Writing inside out

Our last writer’s meetup offered the subject of beginnings. We discussed first sentences, the rules editors expect of writers, and how first sentences catch your attention.

I’m surprised at the writer’s rule of “Don’t start with a prologue, a dream, the weather, character or setting description, or speaking directly to the reader.” because so many stories already do this. I also find that any rule, however well intended, can be broken if done right.

The first chapter must present the main problem. It should catch your attention, provoking the reader to want more, and to setup the story to continue to subsequent chapters. The main protagonist must appear realistic, but also incite empathy from the reader. Readers want to root for a hero, to follow them along their adventure.

You should also introduce the setting, and the main conflict to the storyline.

But where to you start your story?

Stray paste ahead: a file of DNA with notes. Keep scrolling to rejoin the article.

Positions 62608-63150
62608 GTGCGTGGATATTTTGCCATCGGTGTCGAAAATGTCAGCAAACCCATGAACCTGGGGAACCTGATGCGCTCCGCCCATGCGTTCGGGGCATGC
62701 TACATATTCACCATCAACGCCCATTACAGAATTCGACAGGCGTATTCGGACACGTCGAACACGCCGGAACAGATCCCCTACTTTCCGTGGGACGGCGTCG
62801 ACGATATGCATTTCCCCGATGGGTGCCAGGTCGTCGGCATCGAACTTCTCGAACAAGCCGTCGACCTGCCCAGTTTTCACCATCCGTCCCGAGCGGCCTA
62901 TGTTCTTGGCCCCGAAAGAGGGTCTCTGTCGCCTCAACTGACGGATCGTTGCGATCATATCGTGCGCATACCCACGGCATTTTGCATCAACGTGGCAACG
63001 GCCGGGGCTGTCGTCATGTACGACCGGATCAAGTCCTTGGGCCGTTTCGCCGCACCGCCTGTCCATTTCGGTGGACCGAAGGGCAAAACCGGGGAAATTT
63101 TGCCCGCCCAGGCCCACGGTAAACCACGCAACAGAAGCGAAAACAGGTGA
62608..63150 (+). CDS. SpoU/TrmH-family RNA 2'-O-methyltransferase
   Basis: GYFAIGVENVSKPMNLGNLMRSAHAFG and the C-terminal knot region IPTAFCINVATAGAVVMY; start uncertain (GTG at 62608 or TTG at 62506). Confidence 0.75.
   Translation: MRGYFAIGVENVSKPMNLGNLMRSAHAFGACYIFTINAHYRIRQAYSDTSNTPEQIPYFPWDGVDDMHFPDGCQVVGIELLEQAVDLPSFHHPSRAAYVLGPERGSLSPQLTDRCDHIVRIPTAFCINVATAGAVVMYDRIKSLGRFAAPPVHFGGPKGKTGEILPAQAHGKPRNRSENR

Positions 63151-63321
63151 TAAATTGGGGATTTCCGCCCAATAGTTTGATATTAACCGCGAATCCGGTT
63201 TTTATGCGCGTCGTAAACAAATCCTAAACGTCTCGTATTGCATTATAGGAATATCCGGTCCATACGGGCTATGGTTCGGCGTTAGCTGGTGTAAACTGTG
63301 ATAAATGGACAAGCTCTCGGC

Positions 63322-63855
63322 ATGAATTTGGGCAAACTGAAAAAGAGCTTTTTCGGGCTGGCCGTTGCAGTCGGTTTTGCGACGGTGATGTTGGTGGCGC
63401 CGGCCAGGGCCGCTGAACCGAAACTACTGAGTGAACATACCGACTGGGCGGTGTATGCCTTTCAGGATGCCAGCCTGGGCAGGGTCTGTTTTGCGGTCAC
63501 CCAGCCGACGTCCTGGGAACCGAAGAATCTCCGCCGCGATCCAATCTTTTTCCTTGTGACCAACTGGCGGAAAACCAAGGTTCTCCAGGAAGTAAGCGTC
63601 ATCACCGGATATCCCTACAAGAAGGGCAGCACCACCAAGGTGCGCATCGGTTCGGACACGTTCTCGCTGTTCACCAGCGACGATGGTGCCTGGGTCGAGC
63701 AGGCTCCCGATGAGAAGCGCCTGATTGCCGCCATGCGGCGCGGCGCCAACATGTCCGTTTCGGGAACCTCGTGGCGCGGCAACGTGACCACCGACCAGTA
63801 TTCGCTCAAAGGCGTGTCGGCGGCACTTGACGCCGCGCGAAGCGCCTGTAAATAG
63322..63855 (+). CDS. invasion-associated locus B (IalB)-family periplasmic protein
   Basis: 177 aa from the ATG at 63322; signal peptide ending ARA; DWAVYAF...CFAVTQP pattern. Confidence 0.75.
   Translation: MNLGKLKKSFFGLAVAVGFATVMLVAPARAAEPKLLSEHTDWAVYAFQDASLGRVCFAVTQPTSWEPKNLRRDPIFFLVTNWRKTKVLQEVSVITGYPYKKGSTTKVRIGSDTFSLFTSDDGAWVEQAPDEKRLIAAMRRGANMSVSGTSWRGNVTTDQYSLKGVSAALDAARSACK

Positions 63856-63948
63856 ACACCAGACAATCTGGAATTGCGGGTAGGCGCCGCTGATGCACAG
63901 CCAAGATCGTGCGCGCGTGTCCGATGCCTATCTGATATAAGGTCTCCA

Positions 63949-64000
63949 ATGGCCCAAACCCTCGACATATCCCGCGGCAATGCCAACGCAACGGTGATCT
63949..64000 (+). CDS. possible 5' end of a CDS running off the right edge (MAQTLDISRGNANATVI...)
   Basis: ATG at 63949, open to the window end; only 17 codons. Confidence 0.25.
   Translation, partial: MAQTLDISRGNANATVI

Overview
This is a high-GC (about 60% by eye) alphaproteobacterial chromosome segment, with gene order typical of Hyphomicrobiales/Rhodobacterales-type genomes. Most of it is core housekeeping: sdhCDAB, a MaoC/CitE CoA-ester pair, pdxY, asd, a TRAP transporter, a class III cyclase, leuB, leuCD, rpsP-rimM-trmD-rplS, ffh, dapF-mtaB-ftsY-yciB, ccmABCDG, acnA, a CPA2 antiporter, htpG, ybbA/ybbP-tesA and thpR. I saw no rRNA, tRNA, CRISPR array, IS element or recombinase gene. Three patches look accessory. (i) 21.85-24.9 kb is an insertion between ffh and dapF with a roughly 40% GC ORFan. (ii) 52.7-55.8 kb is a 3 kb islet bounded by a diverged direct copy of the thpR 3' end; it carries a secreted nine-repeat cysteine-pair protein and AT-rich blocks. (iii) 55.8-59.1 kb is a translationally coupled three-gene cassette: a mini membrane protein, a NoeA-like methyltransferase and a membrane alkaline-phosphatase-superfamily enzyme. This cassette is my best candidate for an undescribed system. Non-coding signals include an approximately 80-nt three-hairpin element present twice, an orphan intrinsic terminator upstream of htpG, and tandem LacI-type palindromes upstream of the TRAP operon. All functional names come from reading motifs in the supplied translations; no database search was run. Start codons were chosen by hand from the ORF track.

I start at the beginning of the main conflict, or I start where the character faces the inner conflict they must overcome. From there, I work towards the resolution.

Here’s some advice:

"Strong beginnings start in the middle of the story.  You can fill in back-story later.  I like to see the protagonist in action at the start so that I get a feel for who the character is right off the bat.  We often get submissions with cover letters that begin: ‘I know you asked for the first 50 pages, but the story really gets going on page 57, so I included more.’  If the story really gets going at 57, you probably need to cut the first 56."
        – Mike Farris, Farris Literary Agency

If you’re having trouble starting a story- START ANYWHERE! You’ll edit later anyway. Start with a scene and work from there.

There’s no reason why you must write your story in order. This method helps me work through writer’s block as well. If a scene ends up blocked, I move to another one.

You’ll get to the end of the story- but you need to begin the story first.

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2 Comments

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2 responses to “Writing inside out

  1. I like this information – also I would add as a note from an interview I read in the Christian Science Monitor with Gay Talese – Write what you know –
    Another tip – is SWIRMI – So What I Really Mean Is —

    Like

  2. SWIRM? Is that like squirm? Sometimes while writing, the writer’s block certainly causes squirming. 😉

    Like

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